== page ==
At the core of most women’s lives is, for better or worse, her mother. Through short samples and poignant prompts, participants will write about the beautiful, fraught, and complex mother/daughter relationship. They will leave the day with several pieces of writing started and a renewed sense of interest in exploring the women in their worlds. Women of all experiences and cultures welcome.
To register online click here, for other options call (920) 868-1457.
Three hours of class time will be followed by 1.5 hours of a wine-and-cheese social and an opportunity to share work you have written in class.
Terry Blackhawk is the founder and Executive Director Emerita of Detroit ‘s acclaimed InsideOut Literary Arts Project, a poets-in-schools program serving over 5,000 youth per year. She began teaching English in 1968 after graduating from Antioch College , and took up writing poetry, herself, when she was already teaching it to her students. “I thought, ‘If I’m asking them to do this, I should have the same experience myself.’ I fell in love with it. I became a poet. It’s who I am.” Terry’s poetry collections include Body & Field (Michigan State University Press, 1999), Escape Artist (BkMk Press, 2003), selected by Molly Peacock for the John Ciardi Prize; and The Dropped Hand (Marick Press, 2007).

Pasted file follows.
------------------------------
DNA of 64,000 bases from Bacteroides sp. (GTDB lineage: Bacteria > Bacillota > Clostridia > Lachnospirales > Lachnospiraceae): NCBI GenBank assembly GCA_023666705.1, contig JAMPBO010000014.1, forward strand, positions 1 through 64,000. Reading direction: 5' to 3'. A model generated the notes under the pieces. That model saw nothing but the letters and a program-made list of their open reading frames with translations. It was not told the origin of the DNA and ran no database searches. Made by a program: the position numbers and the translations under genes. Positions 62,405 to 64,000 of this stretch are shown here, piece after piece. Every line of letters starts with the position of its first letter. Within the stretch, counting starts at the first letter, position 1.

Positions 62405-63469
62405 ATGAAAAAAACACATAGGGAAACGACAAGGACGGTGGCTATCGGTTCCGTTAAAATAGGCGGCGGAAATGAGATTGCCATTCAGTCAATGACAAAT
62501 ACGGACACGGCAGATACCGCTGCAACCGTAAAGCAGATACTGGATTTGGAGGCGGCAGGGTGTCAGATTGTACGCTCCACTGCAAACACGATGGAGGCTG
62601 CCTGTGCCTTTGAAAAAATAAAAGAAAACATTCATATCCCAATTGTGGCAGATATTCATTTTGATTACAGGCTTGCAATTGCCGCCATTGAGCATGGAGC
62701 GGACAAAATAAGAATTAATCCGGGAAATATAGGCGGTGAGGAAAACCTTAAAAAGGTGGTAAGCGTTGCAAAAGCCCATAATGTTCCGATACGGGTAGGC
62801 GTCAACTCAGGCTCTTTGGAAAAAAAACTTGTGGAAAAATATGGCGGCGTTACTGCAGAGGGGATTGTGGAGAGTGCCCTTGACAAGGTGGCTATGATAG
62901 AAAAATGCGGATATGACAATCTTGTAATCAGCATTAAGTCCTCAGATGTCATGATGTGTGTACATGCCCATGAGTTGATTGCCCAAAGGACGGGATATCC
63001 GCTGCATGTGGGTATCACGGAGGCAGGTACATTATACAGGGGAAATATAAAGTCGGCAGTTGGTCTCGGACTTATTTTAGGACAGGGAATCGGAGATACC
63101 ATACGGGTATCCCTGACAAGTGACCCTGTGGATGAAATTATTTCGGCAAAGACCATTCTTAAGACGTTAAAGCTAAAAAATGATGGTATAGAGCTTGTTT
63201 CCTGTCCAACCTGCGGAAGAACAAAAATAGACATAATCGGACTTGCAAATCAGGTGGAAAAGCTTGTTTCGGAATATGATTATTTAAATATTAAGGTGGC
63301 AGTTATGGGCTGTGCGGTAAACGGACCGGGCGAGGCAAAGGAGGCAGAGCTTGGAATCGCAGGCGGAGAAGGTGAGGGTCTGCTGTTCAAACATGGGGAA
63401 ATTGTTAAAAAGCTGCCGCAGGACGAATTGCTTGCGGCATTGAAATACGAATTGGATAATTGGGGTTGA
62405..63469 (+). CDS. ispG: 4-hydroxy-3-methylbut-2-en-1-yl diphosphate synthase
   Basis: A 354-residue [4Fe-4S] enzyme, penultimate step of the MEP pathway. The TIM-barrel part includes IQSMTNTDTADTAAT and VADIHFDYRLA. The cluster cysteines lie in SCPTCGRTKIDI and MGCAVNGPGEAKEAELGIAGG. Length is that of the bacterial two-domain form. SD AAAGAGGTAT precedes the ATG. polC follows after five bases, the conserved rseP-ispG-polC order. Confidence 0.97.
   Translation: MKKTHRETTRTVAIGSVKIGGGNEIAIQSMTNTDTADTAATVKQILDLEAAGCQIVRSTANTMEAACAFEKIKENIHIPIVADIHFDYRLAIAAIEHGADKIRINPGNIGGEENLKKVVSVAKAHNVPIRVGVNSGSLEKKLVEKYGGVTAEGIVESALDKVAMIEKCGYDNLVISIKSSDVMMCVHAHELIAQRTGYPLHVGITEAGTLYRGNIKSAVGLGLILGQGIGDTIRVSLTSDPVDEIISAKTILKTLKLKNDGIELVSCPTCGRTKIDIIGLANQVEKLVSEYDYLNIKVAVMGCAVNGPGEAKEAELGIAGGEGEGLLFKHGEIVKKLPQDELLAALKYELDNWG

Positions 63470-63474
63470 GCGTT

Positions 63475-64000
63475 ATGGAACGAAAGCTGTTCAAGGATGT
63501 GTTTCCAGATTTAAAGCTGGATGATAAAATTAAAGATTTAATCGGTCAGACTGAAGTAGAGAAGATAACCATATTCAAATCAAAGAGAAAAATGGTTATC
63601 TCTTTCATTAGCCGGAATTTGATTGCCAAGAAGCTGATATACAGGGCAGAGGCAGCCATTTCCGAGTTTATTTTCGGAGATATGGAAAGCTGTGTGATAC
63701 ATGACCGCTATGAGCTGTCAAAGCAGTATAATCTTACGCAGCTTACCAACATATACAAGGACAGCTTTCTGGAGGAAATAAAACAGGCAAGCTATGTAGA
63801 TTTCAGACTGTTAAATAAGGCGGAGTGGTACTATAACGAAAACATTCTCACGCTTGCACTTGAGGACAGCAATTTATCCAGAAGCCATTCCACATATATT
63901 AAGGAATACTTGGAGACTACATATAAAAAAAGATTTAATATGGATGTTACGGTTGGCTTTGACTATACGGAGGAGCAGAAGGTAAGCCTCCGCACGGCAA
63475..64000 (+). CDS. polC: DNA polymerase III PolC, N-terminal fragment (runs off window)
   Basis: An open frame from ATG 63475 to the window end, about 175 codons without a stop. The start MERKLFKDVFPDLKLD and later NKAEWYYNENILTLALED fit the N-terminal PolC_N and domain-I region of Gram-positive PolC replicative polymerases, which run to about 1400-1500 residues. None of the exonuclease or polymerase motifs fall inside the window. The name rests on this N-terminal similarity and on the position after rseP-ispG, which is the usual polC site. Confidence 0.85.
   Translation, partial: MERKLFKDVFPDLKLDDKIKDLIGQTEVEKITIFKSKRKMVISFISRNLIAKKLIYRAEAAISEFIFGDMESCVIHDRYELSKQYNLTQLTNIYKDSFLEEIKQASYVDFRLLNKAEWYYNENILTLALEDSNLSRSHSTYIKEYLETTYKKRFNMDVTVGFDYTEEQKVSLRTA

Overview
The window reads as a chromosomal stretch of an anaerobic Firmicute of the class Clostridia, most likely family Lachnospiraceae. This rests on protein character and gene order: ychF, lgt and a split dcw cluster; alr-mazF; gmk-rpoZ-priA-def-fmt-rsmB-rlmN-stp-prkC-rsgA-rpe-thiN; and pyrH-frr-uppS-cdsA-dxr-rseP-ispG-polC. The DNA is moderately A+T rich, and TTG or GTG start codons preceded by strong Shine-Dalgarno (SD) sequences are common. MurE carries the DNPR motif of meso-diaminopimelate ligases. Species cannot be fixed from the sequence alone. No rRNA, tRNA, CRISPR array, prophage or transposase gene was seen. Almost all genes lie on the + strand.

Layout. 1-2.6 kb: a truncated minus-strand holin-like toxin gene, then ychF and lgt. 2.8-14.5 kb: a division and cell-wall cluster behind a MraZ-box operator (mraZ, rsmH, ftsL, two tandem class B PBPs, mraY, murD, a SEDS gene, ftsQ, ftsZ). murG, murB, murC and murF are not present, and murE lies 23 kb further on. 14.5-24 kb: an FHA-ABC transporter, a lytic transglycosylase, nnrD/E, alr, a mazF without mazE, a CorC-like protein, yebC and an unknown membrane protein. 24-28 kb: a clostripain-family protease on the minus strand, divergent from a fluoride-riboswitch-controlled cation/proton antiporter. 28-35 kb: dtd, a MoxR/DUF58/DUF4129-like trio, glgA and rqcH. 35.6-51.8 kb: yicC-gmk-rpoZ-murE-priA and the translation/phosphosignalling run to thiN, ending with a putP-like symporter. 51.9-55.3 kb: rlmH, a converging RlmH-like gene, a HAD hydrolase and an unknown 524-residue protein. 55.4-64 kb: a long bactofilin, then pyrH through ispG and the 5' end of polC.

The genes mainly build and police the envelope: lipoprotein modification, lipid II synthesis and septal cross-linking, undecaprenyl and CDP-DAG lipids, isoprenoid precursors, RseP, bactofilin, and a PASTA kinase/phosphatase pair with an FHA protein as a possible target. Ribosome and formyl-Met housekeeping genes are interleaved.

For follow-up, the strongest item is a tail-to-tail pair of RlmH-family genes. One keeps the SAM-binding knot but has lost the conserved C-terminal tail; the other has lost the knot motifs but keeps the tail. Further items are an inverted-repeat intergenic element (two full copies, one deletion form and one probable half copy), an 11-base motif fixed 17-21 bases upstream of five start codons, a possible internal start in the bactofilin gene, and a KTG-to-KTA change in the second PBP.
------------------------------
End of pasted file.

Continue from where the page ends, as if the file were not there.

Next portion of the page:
Kathryn Kysar is the author of two books of poetry, Dark Lake and Pretend the World, and she edited Riding Shotgun: Women Write About Their Mothers. She has received fellowships from Banfill-Locke Center for the Arts, the Minnesota State Arts Board, National Endowment for the Humanities, and the Anderson Center for Interdisciplinary Studies. Kysar recently served on the board of directors for the Association of Writers and Writing Programs and teaches at Anoka-Ramsey Community College and the Loft Literary Center and lives with her family in St. Paul.
Former Kansas poet laureate Denise Low is the author of twelve books of poetry, including Mélange Block and Ghost Stories of the New West, a Kansas Notable Book Award and recognized by The Circle of Minneapolis as among the best Native American Books of 2010. Her book of essays Natural Theologies: Essays about Literature of the New Middle West is the first book about contemporary grasslands-region literature. Low has been visiting professor of creative writing at the University of Richmond and Kansas University. She taught at Haskell Indian Nations University in Lawrence, Kansas, where she founded the creative writing program. Awards and fellowships are from the Roberts Foundation, Lichtor Poetry Prize, Kansas Arts Council, and Sequoyah National Research Center for study of the works of Yuki poet William Oandasan. She and her husband Thomas Pecore Weso co-publish Mammoth Publications, an independent press that specializes in Indigenous American and Great Plains poetry and literary prose.